Effect of Anatomical Landmark Placement Variation on the Angular Parameters of the Lower Extremities

Kristóf Rácz, Gergely Nagymáté, and Rita M. Kiss


optical-based gait analysis, calibration, angular parameters, lower extremities, anatomical landmark placement artefact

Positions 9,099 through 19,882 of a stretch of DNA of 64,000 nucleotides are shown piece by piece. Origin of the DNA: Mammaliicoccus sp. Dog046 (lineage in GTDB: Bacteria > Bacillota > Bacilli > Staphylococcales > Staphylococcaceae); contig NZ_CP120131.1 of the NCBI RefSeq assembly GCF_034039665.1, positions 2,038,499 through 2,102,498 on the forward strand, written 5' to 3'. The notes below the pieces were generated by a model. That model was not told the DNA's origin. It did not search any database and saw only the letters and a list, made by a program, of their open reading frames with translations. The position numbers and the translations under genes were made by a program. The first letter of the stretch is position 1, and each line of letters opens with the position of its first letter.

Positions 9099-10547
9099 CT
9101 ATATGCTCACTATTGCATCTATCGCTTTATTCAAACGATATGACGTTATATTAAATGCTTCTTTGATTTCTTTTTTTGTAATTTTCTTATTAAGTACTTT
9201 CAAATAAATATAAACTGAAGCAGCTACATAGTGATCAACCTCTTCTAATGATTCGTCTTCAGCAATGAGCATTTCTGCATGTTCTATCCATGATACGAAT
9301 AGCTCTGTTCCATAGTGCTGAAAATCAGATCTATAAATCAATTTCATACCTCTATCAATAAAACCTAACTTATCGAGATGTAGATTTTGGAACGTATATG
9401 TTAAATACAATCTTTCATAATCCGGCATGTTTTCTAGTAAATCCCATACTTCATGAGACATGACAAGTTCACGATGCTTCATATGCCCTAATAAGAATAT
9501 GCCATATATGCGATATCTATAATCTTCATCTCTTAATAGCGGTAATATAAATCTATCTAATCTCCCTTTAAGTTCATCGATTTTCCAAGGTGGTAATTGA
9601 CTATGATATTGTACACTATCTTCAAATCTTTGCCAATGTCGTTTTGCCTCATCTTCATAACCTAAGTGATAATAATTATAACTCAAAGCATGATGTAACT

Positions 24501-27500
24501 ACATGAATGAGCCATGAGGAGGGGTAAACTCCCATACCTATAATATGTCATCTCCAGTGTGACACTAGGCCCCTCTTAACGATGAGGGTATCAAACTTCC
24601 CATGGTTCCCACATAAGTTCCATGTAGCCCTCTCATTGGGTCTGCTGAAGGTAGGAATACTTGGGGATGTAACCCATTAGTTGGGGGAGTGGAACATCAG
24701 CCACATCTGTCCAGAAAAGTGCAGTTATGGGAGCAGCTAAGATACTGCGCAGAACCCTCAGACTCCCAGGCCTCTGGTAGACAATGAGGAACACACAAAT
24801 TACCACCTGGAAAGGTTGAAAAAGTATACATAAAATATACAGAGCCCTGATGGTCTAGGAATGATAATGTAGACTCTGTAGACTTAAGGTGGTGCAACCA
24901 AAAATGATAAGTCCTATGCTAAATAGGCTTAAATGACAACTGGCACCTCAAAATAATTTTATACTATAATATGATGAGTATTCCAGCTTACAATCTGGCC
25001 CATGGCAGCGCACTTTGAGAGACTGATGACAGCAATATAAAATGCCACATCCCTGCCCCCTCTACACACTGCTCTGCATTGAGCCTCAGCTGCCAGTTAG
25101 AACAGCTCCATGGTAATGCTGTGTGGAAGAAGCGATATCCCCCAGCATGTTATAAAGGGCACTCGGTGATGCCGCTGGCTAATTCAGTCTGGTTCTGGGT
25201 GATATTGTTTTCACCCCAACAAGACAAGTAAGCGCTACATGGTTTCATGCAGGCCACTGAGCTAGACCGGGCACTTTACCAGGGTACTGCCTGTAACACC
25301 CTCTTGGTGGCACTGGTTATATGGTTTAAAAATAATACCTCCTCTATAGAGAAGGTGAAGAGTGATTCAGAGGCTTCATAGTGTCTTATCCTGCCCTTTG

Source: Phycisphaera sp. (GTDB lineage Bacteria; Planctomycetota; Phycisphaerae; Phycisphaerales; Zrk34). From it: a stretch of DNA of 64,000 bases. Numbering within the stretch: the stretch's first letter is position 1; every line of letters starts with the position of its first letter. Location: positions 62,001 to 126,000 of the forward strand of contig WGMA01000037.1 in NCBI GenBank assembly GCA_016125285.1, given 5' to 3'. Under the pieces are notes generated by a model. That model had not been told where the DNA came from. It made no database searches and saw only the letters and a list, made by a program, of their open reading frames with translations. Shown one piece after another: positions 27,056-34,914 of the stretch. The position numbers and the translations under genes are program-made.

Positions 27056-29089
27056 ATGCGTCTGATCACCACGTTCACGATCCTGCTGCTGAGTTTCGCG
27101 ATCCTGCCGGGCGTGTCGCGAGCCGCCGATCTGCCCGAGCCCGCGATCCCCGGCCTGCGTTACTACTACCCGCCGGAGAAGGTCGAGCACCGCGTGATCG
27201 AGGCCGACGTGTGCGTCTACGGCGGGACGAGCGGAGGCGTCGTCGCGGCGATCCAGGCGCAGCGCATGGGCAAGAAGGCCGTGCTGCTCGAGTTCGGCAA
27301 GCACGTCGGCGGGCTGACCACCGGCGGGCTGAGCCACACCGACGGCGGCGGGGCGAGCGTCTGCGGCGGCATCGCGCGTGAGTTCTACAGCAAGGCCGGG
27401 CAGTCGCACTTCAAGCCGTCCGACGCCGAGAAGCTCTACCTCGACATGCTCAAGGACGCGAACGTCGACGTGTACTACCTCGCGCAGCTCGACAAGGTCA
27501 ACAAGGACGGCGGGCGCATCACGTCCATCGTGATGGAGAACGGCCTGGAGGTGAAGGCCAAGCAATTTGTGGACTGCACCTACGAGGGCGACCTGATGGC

Gait analysis gets more accessible, accurate, and simple to use as technology advances. The goal of this paper is to explore the accuracy of an advanced optical motion analysis system, where marker clusters mounted on rigid shapes are used to track the movement of body segments. It aims to examine the magnitude and nature of variation of the angular gait parameters of the lower extremities, caused by inaccuracy of the anatomical landmark placement. These landmarks are defined in the local coordinate systems of the rigid clusters through a calibration procedure, eliminating the need for skin-mounted markers. The used protocol makes it possible to evaluate the exact same motion using different calibrations, eliminating any other possible source for the variation of results. As a conclusion, a good estimation for the accuracy of the usual angular parameters in gait analysis is given. Mean anatomical landmark placement variation was found to be around 8.5 mm. The biggest standard deviations were found in the left hip flexion angle, with an average of 4.38°.

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